Sorry Thanks I Love You
0 Cart

How To Taste Tequila

“It’s a spirit I fell in love with, and it has such an unfair conception, misrepresentation."

So says Eric Brass, the Canadian CEO of Tequila Tromba – a man determined to change the way we think about tequila.  He says he too was once guilty of thinking of tequila as a spirit that requires you to "plug your nose and close your eyes and hope for the best.”  But these days things are very different.

Like all good entrepreneurs, Eric spent some time in Mexico as a business student and was working in finance when he had his lightbulb moment.  It went like this: cheap tequila is revolting, excellent tequila is expensive – why isn’t there any quality tequila in the middle?

“I saw people’s reactions when they tried good tequila and people would say, ‘This isn’t tequila, this is fantastic.’ And something inside of me wanted to drive that further - enough to quit that nice cushy job and delve into the tequila world,” Eric has said.

Like champagne, only tequila distilled in one of the five defined tequila specialist regions in Mexico is allowed to be sold under that name.   So Eric and two fellow tequila-loving Aussie mates he lived with in Mexico, Nick Reid and James Sherry, teamed up with one of Mexico’s most famous master distillers and set about creating a 100% blue agave tequila in the highlands of Mexico.

Having made his name as Master Distiller for Don Julio, Marco Cedano left his post there after 17 years to partner with Eric, Nick and James. Under Marco’s supervision, Tromba’s tequila is produced in very small batches in the famous agave-growing region of Jalisco where Marco has lived nearly all his life.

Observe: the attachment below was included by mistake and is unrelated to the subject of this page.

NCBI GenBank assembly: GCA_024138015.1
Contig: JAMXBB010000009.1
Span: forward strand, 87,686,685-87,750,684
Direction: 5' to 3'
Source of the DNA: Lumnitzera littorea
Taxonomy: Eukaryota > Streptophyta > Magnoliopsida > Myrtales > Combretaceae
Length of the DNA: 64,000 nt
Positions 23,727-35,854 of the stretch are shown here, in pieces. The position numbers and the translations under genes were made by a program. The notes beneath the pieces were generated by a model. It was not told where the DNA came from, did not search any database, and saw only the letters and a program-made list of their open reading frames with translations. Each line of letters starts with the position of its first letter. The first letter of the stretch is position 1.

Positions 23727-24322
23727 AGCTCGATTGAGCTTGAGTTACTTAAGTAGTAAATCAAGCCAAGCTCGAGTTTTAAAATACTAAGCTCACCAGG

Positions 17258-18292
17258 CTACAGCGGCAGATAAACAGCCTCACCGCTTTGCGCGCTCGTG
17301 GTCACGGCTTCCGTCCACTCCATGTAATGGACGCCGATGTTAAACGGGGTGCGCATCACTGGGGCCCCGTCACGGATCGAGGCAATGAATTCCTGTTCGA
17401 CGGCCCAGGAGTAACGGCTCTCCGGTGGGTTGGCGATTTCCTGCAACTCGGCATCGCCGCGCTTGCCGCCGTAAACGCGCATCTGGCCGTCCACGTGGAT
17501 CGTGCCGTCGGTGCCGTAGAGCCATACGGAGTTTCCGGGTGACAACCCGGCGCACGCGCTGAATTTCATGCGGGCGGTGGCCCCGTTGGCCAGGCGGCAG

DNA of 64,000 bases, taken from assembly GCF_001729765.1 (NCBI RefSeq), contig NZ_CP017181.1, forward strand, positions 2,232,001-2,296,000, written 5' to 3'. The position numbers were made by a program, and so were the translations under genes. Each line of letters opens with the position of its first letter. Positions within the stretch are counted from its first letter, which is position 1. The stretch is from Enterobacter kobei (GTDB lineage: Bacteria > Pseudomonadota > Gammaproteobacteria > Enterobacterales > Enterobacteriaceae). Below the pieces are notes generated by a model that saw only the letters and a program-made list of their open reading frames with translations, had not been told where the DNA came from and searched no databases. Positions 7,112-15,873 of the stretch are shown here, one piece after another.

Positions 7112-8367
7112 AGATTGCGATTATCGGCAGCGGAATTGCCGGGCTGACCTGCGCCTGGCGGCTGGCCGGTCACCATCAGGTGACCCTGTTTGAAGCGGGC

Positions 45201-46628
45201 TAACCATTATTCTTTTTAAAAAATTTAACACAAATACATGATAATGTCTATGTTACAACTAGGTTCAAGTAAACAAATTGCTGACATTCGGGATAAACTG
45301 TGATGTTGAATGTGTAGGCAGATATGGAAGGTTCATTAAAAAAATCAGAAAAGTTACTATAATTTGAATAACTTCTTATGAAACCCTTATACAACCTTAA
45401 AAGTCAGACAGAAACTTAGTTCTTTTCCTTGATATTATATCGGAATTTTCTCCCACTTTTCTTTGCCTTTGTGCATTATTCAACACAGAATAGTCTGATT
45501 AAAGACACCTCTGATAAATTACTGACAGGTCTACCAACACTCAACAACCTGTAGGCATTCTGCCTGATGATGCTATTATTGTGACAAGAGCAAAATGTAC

Tequila comes from the blue agave’s piña or core, but the plants take between eight and twelves years to ripen and can weigh up to 70kg by the time they’re fully mature.  When the time comes, the harvesting is left to a specialist jimadore who uses a traditional flat bladed ‘coa’ hoe to harvest the agave by hand.  The piñas are then steamed, and the extracted juice known as mosto is then fermented with yeast according to Marco’s specifications.  Finally, like all tequila, Tromba’s tequila is distilled twice before being bottled or aged.

While mescal and other cheaper tequila ‘mixtos’ are normally made up of 51% agave and 49% sugar cane distillate (and can taste something like paint stripper), pure agave tequila is subtle, smooth and can be sipped and appreciated in the manner of a fine whisky or wine. 

The same tasting criteria apply, too.  Tromba’s blanco tequila is bottled immediately, while its Reposado and Anejo are left to mature in American whisky oak barrels for a richer, fruitier flavour and darker amber colour.  As with wine, location, climate and soil play an integral part in any tequila’s overarching flavour.  The volcanic soil in the Mexican highlands and the ‘big rain’ after which the brand is named are both partially responsible for the light, citrusy flavour of all three Tromba tequilas.  Tequila made from agave grown in the low-lying valleys on the other hand has an earthier flavour.

Tromba has won silver at the prestigious San Francisco World Spirits Competition, second place at the Ultimate Spirits Challenge in New York, and best tequila at the Mediterranean Wine and Spirits competition.  Being so light and peppery makes it a perfect cocktail tequila and Tromba has started appearing on lists at bars like Mamasita, Movida, Touche Hombre and Amelia Shaw... which suggests that more and more of us are starting to understand what Eric has known all along. 

“Tequila is meant to be sipped and enjoyed. It’s a beautiful spirit.”


Tequila Tromba's Blanco tequila is available here.

With help from The Agave Girl, Milk Bar Mag and TJT